What to Expect on Your Job Interview With Gordon Ramsay
Starchefs plugs big-name chefs as often as Heinz bottles ketchup, so you’ll find all the top toques in their new guidebook, Chefs to Know. Aimed at aspiring kitchen lackeys, the book is fun for civilian perusal as well, if only for the “offbeat restaurants,” favorite kitchen tools, and, best of all, their go-to job interview question.
Tony ‘No Reservations’ Bourdain Hearts Ali’s Offal in AstoriaAstoria: Anthony Bourdain featured Ali’s Kebab Cafe on No Reservations, and here’s the video of him downing offal. [Joey in Astoria]
Boerum Hill: Workers are renovating the old Independence Bank for Trader Joe’s. The space may even retain its character! [Lost City]
East Village: AvroKO and Public boys Brad and Adam Farmerie hope to score a liquor license for their new place, Superior. B Flat applied for a license at the same Bond Street space a few months back and was denied. [Eater] E.U. will accept euros as payment from August 24 through Labor Day. You can eat 34 cents more on the dollar! [Grub Street]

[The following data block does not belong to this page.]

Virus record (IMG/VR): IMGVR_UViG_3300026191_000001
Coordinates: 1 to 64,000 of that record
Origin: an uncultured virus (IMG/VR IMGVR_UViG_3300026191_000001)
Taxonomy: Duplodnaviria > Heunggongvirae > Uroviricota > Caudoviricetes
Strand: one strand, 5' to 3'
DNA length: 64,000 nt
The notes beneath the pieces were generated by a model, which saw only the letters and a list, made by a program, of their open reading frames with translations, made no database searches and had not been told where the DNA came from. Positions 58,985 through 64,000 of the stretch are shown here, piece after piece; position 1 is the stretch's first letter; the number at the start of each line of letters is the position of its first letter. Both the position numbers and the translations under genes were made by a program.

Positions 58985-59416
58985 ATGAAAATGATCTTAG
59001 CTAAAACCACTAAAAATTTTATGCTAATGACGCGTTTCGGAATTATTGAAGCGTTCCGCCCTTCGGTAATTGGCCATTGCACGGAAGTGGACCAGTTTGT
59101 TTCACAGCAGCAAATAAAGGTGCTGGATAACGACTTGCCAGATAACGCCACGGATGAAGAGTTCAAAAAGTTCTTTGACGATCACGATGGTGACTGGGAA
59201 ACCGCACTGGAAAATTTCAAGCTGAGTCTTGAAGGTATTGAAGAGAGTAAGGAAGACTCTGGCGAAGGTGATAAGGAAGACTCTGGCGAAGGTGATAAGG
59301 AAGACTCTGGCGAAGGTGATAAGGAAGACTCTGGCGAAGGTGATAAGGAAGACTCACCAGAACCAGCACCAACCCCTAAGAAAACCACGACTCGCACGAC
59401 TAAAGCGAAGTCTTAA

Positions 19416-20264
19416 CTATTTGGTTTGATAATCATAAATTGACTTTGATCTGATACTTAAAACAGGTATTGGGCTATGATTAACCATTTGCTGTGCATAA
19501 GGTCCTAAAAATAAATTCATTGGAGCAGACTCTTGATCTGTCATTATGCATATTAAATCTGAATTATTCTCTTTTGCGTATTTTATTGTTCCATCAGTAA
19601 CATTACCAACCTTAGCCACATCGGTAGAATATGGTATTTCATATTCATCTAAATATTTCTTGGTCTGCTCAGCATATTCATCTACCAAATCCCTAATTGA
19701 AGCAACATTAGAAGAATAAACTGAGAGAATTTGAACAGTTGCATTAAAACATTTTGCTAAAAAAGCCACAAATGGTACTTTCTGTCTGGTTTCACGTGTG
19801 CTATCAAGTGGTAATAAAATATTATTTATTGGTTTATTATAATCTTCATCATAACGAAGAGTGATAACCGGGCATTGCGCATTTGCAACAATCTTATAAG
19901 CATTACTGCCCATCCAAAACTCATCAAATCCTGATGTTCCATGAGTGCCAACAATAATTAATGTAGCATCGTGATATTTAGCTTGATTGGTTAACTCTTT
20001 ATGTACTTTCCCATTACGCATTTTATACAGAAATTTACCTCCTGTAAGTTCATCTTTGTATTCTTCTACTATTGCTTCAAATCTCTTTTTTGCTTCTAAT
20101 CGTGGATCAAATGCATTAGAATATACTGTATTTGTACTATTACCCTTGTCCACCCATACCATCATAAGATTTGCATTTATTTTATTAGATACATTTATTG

Financial District: Stonehouse California Olive Oil has moved to the South Street Seaport and refills bottles at $2 off the regular price. [NYT]
Hell’s Kitchen: No free Cuban for you today; unfinished construction indicates the new Sophie’s on 40th between Seventh and Eighth is in no way ready for a grand opening. [Midtown Lunch]
In the Magazine
Nature Bursts From the Pages of This Week’s Issue
In this week’s issue, as befits spring, nature is bursting out of our food coverage. Snails and sea urchins take supporting roles in Adam Platt’s review of the highly rarefied Anthos; Gael Greene flutters into a restaurant called Tree; Rob and Robin talk tomatoes, spring almonds, and even more snails; and, in the spirit of growth, our food editors lay out two Short Lists of places where you can introduce young, growing gourmands to their future lifetime pursuit. Plus, four new restaurant bloom in the April sunshine, all in New York this week.
Were You Aware That Chinese Takeout Is High in Salt and Fat?Shocking health news of the day: Chinese food, at least the kind we eat in New York, is outrageously salty and fatty. [NYP]
Meanwhile, Chinese buns are only getting more popular in the city’s better restaurants. [NYDN]
Bret Thorn, Nation’s Restaurant News’ restaurant blogger and a longtime observer of the scene, gives his Beard Award picks. [Foodservice Blog/Nation’s Restaurant News]